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Subject: Deck Cycling: Definition and Reflections rss

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Cyrus the Great
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Deck cycling is probably the most misunderstood concept in Dominion strategy. People talk about deck cycling all the time-the Chancellor and Adventurer are great for deck cycling, Ghost Ship slows down your opponent's deck cycling, etc. But what exactly is deck cycling? How do you use it? And when should I use and avoid it?

I'll try to answer those questions here.

(Note: When I refer to "deck" here, I mean those cards you haven't drawn since your last shuffle. Everything else will be in the discard pile, in your hand, or in front of you. I will refer to the collection of all of the above as your "Dominion.")

Definition

Deck cycling is going through your deck more quickly. If one 20-card Dominion is shuffled after three turns, while another is shuffled in just two, the second Dominion has better cycling or cycles faster. The deck that is shuffled (or "reaches the shuffle") more quickly cycles faster. Deck cycling can be a good or a bad thing.

How can I deck cycle?

Every turn, you know you will either reduce the number of cards left in your deck (by which I mean those cards not in the discard pile, not everything you own) by at least five. (I'm counting an Outpost turn as being the same turn as the regular turn you took before it.) You can increase this number, however, by taking cards from your deck and either discarding or drawing them.

Cards with +cards, like Smithy or Council Room, will help you deck cycle. Even though Cellar and Warehouse force you to discard cards, they still help you to cycle because you are drawing cards from your deck as well. Courtyard isn't as efficient as those cards in terms of deck cycling, because it involves putting a card back on your deck, so it only has net -2 effect on the size of your deck.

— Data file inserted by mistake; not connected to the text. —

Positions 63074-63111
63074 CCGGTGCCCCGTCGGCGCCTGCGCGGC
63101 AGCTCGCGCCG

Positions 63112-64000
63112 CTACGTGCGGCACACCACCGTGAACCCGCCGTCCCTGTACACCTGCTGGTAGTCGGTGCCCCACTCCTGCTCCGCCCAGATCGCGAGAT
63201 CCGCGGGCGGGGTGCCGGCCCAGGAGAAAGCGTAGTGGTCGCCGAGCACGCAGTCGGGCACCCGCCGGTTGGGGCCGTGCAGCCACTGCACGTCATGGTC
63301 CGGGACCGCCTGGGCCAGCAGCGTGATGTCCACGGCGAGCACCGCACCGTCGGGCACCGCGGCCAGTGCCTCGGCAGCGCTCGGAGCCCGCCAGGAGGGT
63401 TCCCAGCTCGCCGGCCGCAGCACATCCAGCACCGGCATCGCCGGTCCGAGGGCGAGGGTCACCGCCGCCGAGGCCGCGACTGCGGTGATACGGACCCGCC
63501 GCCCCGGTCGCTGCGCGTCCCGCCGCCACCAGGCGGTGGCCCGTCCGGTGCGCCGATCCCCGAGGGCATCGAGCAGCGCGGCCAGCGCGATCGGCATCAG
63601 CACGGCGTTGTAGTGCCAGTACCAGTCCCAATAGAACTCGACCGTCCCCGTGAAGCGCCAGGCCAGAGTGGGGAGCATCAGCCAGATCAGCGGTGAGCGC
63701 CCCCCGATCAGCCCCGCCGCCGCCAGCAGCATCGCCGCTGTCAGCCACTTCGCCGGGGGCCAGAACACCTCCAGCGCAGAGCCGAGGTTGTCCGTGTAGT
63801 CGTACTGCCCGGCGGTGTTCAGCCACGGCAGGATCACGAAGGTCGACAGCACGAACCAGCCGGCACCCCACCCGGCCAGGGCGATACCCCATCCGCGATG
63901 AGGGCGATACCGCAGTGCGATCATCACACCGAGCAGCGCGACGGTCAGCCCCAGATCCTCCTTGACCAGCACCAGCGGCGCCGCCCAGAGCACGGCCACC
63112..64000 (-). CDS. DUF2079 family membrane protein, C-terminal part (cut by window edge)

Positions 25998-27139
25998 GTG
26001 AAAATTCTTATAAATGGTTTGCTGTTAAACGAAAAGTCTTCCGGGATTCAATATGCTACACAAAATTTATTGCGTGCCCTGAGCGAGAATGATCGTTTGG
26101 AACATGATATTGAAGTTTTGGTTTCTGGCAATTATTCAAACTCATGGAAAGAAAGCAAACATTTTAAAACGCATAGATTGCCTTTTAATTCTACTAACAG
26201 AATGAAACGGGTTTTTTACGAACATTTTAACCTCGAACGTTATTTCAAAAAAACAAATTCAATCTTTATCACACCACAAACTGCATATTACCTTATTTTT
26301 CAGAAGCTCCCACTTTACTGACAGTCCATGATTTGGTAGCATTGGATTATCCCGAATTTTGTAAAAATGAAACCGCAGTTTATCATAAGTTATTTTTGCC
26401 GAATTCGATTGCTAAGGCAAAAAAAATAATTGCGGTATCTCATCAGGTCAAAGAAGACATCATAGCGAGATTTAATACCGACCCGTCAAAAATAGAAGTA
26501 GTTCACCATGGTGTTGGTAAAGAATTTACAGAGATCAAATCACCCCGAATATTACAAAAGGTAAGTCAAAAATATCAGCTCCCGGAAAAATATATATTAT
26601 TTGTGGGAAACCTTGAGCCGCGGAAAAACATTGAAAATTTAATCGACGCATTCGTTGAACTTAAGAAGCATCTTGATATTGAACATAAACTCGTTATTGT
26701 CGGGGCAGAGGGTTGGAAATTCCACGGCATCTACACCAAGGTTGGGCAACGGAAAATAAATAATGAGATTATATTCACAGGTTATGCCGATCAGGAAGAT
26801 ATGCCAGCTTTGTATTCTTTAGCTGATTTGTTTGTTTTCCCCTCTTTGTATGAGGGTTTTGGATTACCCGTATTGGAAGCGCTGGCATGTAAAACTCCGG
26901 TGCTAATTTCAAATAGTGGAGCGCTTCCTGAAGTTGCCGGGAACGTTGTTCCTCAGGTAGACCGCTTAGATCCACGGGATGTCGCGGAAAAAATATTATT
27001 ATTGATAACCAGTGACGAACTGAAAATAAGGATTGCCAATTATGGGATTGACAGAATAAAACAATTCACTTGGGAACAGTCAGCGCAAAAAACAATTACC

Even cards without +cards can help you cycle. Adventurer is a powerful cycling card if you don't have very many Treasure cards, because you will discard all cards in your deck above the second Treasure card. Similarly, an Action-heavy deck can cycle very quickly if used with Library.

The most powerful cycling card of all is the Chancellor. Basically, any time you play it, you have the option to immediately shuffle your deck! This is instant deck cycling-extremely powerful if you're trying to cycle.

So, now that I know how to cycle, when do I want to do it?

Think about your Dominion differently for a moment. Instead of thinking of it as a set of different cards, think of it as a set of identical cards representing the "average quality" of all the cards in the Dominion. Whenever you buy a card better than that "average," the quality of that one kind of card increases slightly. Whenever you buy an inferior card (such as a Victory card), the quality decreases.

But if your Dominion is all Silver and you buy a Gold, those cards still in your deck don't immediately become better. They're still Silver. The quality of the one kind of card that makes up your deck changes only when you shuffle. So if you just bought a good card, cycle that deck so you can use the new and improved card! On the other hand, if you are buying Provinces every other turn, slow your deck down so your hands don't become clogged with green.

Obviously, a real Dominion is more complicated than this model. The principles of it are still important, though. In the beginning of the game, deck cycling cards like the Chancellor are at their best. Every time you shuffle your Dominion, you improve its quality. Instead of boring Copper and Estates, your next two or three turns will have more Silver and Actions. At the end of the game, however, it's probably not a great idea to use the Chancellor. You'll mostly be buying victory cards, so make as sure as you can that you will see them as little as possible, and avoid deck cycling.